To Nikki Bushaw, it's important for children to put down their iPads and get outside and get dirty.
In April, Bushaw started a new kind of class in Bismarck called Tinkergarten, which allows students to go outside and become one with nature, learn self reliance, creativity and problem-solving skills.
Bushaw said she sought out this type of outdoor learning for her own children, and she thinks more parents are, too, especially with the prevalence of technology.
The classes, which are held once a week, typically over a 10-week period, run in the spring, summer and fall seasons. The classes take place at local parks and include expert-designed curriculum geared toward children from 18 months to 8 years of age.
Tinkergarten was founded in 2012 by Brian and Meghan Fitzgerald. Bushaw, who is a certified public accountant by trade, said she decided to start the classes in Bismarck to provide a new option for parents, one that they can also be engaged in.
During a Tinkergarten class earlier this week, kids cooked up mud cakes and hung artwork by trees in Sertoma Park as part of a birthday party for Mother Nature.
Each class has five parts: an opening activity and song, circle time to discuss the lesson for the day, a main activity, clean-up time and snack time.
During a class earlier this week, Bushaw, a Tinkergarten leader, asked the children what else was needed for the birthday party, and the children said: presents.
She told the children to collect whatever presents they think Mother Nature would like, such as fallen twigs and branches, which they could place into gift bags. Some kids went and gathered the presents, while others stuck around and dug in the mud and mixed mud cakes.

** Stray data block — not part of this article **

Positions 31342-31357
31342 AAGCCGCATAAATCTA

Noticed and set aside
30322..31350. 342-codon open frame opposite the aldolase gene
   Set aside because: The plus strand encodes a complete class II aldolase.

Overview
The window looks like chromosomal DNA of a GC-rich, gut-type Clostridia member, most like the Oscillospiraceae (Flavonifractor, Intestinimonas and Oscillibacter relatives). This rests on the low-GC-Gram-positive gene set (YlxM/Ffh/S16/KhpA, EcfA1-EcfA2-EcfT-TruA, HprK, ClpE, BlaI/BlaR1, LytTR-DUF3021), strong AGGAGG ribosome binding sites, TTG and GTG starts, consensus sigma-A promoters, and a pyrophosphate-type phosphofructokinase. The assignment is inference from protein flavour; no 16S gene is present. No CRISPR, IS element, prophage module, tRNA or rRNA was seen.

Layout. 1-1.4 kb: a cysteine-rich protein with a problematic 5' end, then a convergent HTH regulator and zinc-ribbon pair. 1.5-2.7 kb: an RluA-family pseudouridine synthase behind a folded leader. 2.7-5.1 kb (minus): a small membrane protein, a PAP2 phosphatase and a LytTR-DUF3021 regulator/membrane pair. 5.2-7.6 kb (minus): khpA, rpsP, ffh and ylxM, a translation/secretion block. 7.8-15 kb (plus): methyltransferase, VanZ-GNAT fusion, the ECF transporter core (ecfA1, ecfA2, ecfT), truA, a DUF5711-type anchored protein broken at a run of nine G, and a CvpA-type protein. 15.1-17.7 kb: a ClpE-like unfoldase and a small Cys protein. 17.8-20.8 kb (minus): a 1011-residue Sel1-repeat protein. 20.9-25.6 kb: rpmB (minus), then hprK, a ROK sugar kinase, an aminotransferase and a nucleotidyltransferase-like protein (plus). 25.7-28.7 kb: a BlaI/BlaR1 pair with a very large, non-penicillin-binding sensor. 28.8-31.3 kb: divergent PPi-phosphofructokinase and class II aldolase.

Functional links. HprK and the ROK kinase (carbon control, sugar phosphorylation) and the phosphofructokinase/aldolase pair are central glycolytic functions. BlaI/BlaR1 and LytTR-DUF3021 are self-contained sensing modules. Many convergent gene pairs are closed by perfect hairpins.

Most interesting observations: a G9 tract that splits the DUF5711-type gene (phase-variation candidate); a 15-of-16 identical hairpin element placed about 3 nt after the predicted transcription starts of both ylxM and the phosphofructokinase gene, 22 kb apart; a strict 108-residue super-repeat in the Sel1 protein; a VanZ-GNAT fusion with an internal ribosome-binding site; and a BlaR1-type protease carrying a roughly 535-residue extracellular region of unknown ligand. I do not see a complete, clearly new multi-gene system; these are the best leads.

Beth Heyne, another Tinkergarten leader based in Bismarck, said the classes aim to get children engaged in the environment through sensory integration and to get them to socialize with their peers and not so much with their parents, who are "guides."
"We want (parents) to really just help their kids have a sense of wonder and awe for nature and just to … really think and engage and challenge themselves a little bit with free-thinking," said Heyne, who is a preschool teacher at Shiloh Christian School.
Bethany Kerzman watched as her daughter, Cora, 5, arranged pink flower petals in her mud cake. Kerzman signed up her daughter and two sons, Thatcher, 3, and Judah, 1, for Tinkergarten classes after searching for forest preschools, which aren't offered in Bismarck.
Kerzman homeschools her children, and she said Tinkergarten was a great way to get her and her children outside together.
"I really prefer them to be outside doing stuff like this," she said, as Juda handed her a stick he said looked like a horse.
For Ben Ehreth, Tinkergarten is a "good excuse" to just be outside with his 2-year-old daughter, Madelyn.
"It's pretty hands-on. It's generally playing in the dirt and mud and getting their hands on the grass and the trees and the bugs," Ehreth said, adding he noticed his daughter has gained more independence.
Brianna Weisbeck, a Tinkergarten teacher in Bismarck, said the classes' main acitivities focus on problem solving.
"We give them a set-up of an activity, materials and ways to solve their own problems. It really helps them learn to think on their own," said Weisbeck, who is a stay-at-home mom.
Bushaw said some parents have noticed differences in their children after the classes. During her last summer class this past week, parents told her their children were playing outside and at home differently, and they're bringing home some of the Tinkergarten activities. One parent commented that he son is far more creative.
"I think it's been really impactful, and parents see that especially at the end of the season," she said.